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More than 8,000 ride-hailing drivers were disqualified under a new state law, representing 11 percent of applicants.

Approximately 8,200 Uber and Lyft drivers in Massachusetts failed to pass a new state background check, representing 11 percent of applicants.The state recently implemented a new licensing program for ride-hailing drivers and "transportation network companies." Certain convictions, such as violent crimes and certain drunk-driving offenses, carry an unlimited look-back period while others are ignored after three to seven years.

More than 50 sex offenders were rejected, along with 352 drivers with "sex, abuse and exploitation" records, according to the Boston Globe.

State law is said to prohibit employers from considering violations more than seven years old for their own internal background checks. Uber argues that the unlimited look-back period is unfair to drivers. Other critics argue that the program should not include charges that ended with a "continuation without a finding," essentially a settlement below a guilty plea or conviction.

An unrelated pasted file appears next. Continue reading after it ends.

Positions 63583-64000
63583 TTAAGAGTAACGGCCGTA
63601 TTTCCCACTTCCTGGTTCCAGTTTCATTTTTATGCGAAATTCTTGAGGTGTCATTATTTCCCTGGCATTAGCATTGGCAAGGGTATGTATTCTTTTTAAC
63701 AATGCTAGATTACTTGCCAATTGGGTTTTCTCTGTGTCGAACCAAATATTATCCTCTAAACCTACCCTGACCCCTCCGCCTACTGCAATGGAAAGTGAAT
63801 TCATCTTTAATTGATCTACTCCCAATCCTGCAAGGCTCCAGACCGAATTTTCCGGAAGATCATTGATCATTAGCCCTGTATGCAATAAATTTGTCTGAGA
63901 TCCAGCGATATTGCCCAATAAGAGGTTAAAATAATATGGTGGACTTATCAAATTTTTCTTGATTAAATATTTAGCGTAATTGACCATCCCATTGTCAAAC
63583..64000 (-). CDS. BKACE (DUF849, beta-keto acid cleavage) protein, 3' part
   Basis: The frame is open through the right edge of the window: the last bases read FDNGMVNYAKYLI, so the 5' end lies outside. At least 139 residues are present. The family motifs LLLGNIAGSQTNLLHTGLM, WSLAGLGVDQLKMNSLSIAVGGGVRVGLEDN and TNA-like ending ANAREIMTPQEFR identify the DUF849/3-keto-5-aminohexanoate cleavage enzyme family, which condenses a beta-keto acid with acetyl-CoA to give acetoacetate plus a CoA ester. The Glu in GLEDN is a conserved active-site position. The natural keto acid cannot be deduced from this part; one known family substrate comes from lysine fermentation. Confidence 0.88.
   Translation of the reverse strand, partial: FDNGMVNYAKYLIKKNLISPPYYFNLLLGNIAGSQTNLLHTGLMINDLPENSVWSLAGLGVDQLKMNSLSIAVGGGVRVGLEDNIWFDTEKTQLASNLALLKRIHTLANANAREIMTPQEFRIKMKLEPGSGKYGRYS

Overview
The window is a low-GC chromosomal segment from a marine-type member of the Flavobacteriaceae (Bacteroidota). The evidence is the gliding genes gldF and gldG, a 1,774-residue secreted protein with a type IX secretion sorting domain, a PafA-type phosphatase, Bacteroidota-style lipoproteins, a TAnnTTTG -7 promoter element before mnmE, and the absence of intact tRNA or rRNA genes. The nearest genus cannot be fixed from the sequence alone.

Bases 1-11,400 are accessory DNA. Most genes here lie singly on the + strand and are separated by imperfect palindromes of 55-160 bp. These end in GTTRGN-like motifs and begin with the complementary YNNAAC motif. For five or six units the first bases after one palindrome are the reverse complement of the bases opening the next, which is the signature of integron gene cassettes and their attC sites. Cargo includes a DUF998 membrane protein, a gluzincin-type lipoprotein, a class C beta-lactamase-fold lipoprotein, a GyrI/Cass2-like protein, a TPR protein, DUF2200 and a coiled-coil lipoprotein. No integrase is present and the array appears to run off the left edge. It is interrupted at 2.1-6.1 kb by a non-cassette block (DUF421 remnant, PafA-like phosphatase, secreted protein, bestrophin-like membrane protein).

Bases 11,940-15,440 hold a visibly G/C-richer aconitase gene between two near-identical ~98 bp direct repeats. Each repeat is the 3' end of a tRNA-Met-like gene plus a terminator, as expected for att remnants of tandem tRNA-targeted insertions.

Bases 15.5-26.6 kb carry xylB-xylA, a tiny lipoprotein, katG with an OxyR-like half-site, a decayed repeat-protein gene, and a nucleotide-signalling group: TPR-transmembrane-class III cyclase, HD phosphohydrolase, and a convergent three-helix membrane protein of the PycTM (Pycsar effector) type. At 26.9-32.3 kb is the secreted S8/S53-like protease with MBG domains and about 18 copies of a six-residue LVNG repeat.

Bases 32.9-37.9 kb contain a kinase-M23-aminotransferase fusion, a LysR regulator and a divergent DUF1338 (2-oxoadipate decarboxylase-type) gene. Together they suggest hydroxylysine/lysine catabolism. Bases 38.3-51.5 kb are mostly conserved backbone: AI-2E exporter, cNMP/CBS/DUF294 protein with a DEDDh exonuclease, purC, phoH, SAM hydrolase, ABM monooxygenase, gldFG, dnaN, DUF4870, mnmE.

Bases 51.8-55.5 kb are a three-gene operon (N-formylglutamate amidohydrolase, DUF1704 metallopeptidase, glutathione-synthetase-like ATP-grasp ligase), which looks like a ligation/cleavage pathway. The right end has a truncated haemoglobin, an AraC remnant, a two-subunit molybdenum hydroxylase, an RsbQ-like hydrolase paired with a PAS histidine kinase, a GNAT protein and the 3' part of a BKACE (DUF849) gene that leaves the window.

"Thousands of people in Massachusetts have lost access to economic opportunities as a result of a screening that includes an unfair and unjust indefinite lookback period," Uber said. "We have an opportunity to repair the current system in the rules process so that people who deserve to work are not denied the opportunity."

Massachusetts appears to have taken a particularly tough stance after an Uber driver was arrested for allegedly raping a 16-year-old passenger near Boston in 2016.